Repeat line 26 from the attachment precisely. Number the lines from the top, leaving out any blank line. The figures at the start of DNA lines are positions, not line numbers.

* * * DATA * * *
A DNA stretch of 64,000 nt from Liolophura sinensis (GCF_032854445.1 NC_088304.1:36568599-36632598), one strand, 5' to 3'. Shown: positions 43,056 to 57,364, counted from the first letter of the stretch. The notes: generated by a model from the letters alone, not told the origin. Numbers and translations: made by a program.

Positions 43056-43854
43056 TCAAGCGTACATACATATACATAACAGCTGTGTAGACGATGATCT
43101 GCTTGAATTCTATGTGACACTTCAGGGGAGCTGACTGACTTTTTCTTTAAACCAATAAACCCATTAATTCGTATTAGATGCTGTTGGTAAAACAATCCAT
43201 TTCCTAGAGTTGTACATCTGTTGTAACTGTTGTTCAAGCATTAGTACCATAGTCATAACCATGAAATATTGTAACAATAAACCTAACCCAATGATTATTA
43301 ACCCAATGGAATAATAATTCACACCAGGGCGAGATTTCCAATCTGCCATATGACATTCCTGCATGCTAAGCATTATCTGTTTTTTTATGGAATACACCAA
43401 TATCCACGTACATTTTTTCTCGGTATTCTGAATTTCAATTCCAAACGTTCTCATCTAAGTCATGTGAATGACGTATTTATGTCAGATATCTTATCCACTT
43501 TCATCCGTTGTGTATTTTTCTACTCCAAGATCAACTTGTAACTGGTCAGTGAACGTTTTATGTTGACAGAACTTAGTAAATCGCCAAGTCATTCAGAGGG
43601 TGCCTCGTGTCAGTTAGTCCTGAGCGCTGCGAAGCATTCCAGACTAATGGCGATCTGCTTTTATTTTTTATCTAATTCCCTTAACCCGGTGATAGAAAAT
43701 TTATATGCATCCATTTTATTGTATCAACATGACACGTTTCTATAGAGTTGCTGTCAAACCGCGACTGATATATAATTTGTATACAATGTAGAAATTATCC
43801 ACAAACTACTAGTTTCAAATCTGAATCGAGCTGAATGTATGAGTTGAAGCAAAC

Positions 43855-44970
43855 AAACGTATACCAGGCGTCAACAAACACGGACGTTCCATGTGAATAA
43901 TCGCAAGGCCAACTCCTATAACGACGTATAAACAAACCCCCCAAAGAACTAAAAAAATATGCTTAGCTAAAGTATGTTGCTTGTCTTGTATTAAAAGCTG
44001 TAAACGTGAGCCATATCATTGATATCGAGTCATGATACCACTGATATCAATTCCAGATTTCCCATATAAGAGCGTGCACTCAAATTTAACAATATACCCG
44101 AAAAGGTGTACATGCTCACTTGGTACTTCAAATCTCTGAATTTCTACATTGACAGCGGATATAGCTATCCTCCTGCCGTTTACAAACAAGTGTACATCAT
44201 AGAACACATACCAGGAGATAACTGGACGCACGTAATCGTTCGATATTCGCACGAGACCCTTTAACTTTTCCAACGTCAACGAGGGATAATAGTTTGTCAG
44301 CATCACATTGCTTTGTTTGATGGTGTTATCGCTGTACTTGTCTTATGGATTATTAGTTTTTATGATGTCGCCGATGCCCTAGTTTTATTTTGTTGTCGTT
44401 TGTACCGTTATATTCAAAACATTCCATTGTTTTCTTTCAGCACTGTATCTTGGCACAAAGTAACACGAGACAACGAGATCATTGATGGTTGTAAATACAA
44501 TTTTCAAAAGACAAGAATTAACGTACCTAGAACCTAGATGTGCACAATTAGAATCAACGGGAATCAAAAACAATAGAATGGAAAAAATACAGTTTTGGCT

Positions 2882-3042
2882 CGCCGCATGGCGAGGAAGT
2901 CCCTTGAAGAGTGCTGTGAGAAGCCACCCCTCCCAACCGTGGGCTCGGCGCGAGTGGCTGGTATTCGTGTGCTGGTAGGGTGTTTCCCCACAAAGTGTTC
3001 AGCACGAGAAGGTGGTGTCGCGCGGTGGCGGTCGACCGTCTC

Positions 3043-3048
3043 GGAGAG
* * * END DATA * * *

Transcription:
3043 GGAGAG